Capital Commentary is the weekly current-affairs publication of CPJ, written to encourage the pursuit of public justice.

In Memoriam: Charles W. Colson, A Life Well-Lived (1931-2012)

Michael J. Gerson


April 27, 2012

By Michael J. Gerson

This is a transcript of a radio address broadcast on KDCR radio in Sioux Center, Iowa.

The passing of a great Christian leader first brings sadness and then reflection.  It causes us to examine what real influence means.

Charles W. Colson was a towering figure in American evangelicalism. His life followed the arc of a great story: from White House official, to disgraced prisoner, to founder of a prison ministry, to four decades of principled, honorable Christian leadership.  This was a life obviously being used by God for great purposes. 

I saw Chuck’s character close up.  Chuck gave me my first job, as a research assistant working at Prison Fellowship.  He also gave me a lifelong example of leadership. 

Following Chuck’s conversion, God took hold of a set of extraordinary skills. Christian belief did not make Chuck mild or retiring. He remained driven. He demanded much of those around him, but was quick to praise every success and achievement. He thought the standards and professionalism we bring to the Kingdom of God should be at least as high as those he brought to the Marines or the White House. Faith was never an excuse for mediocrity. 

Chuck was constantly energetic and upbeat. This was an inbuilt part of his personality, but it was based on a theological conviction. He believed that despair—even in the worst setbacks—reflected a lack of faith in God’s sovereignty.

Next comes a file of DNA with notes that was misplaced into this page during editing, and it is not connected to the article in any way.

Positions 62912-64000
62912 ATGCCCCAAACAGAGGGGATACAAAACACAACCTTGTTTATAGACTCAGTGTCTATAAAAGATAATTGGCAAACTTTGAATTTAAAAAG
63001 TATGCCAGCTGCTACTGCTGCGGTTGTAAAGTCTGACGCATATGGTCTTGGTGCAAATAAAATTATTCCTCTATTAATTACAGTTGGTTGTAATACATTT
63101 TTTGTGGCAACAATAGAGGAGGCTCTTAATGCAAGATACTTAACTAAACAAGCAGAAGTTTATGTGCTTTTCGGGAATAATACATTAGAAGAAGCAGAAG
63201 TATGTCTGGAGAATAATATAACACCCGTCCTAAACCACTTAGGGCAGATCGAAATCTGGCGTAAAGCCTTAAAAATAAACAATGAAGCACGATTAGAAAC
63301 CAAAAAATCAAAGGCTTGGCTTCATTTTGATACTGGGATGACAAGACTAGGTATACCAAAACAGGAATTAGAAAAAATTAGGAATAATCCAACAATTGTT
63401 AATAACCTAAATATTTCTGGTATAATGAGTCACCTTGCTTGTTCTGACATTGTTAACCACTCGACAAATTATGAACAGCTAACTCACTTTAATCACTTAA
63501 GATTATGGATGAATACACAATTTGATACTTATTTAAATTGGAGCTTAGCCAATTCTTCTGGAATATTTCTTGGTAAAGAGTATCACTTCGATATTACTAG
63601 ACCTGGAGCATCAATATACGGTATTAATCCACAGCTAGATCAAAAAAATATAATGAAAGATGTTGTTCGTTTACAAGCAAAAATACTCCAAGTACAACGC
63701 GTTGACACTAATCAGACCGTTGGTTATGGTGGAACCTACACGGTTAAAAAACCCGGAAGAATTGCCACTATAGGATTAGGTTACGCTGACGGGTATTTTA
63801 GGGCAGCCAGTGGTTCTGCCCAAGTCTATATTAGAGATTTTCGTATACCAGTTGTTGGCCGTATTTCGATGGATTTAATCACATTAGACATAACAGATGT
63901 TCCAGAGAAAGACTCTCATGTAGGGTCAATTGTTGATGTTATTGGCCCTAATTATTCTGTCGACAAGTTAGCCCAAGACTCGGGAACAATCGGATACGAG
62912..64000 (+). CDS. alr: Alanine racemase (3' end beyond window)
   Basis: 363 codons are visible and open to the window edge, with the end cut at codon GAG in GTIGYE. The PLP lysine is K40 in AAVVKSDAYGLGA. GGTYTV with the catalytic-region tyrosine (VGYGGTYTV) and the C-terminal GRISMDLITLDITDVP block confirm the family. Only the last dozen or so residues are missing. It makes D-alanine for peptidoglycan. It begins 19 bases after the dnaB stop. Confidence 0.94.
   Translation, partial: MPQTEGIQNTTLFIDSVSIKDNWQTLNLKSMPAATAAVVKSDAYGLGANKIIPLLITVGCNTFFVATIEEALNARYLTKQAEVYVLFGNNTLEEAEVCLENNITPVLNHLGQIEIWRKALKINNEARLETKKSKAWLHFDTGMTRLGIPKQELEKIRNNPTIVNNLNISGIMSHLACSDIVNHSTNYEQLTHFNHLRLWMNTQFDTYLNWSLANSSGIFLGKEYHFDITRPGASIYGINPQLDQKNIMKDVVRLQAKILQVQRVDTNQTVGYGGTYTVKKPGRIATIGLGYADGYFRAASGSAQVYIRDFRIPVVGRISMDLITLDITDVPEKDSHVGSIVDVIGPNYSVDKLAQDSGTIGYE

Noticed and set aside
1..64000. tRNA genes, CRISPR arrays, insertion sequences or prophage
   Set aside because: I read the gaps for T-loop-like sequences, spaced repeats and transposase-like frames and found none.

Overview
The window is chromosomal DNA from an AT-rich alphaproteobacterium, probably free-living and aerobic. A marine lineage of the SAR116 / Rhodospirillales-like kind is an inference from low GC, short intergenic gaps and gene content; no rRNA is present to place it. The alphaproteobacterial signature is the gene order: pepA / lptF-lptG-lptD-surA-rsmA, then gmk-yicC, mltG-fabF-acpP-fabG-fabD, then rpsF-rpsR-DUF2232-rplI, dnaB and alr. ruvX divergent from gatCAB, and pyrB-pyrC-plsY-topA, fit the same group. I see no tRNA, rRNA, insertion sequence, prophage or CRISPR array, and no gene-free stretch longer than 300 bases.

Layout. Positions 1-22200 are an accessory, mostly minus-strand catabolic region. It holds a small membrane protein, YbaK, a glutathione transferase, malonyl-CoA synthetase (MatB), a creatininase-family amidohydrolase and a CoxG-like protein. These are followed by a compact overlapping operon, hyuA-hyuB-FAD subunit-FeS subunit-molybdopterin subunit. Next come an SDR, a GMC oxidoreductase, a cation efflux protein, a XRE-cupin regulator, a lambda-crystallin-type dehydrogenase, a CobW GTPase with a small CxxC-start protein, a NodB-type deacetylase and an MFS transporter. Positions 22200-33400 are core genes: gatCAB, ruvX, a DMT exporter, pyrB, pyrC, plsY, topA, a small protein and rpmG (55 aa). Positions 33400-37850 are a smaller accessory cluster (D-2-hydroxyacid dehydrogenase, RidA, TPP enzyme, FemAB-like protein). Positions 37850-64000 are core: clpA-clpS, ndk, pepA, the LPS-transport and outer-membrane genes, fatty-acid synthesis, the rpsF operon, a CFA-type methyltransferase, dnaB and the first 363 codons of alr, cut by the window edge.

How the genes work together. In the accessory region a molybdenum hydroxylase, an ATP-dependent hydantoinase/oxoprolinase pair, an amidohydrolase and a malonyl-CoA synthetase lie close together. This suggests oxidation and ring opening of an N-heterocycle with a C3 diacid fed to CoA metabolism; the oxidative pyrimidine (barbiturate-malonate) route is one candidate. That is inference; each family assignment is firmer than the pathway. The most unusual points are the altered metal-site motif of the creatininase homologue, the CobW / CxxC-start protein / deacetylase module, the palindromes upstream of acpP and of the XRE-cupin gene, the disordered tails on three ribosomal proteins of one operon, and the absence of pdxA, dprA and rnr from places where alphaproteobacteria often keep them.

Chuck was intellectually engaged every day of his life. His reading in philosophy, theology and history was broad. His conversation would range from Augustine to Wilberforce to John Paul II.  This reflected an active lawyer’s mind.  But it also reflected a belief that Christian faith shed light on every aspect of life and culture.

Yet Chuck’s greatest example to me was his conception of what true influence means.  He spent the balance of his life serving prisoners—people who are generally reviled and ignored by the rest of society. They could feel the authenticity of his concern for their lives and souls. 

Chuck did not set out to build a ministry. He set out to serve the feared and forgotten. He had once shared their condition, but he also believed that all human beings share a kind of imprisonment until they are freed by Christ.  He knew that captivity could be found on both sides of the bar—and that freedom could as well.

This is the continuing importance of prison ministry and other forms of Christian ministry to the least and the lost, to the unwanted and vulnerable. This type of outreach gives credibility to the Christian gospel in a way no argument or institution ever could.  It was Jesus’s priority on earth to associate with the outcast while teaching that we are all outcasts in the absence of grace.  And this was same priority of Chuck Colson, the largest legacy of a life well lived.                  

—Michael J. Gerson is nationally syndicated columnist who appears twice weekly in The Washington Post and is the author of Heroic Conservatism (2007) and the co-author of City of Man: Religion and Politics.

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Capital Commentary is a weekly current-affairs publication of the Center for Public Justice. Published since 1996, it is written to encourage the pursuit of justice. Commentaries do not necessarily represent an official position of the Center for Public Justice but are intended to help advance discussion. Articles, with attribution, may be republished according to our publishing guidelines.”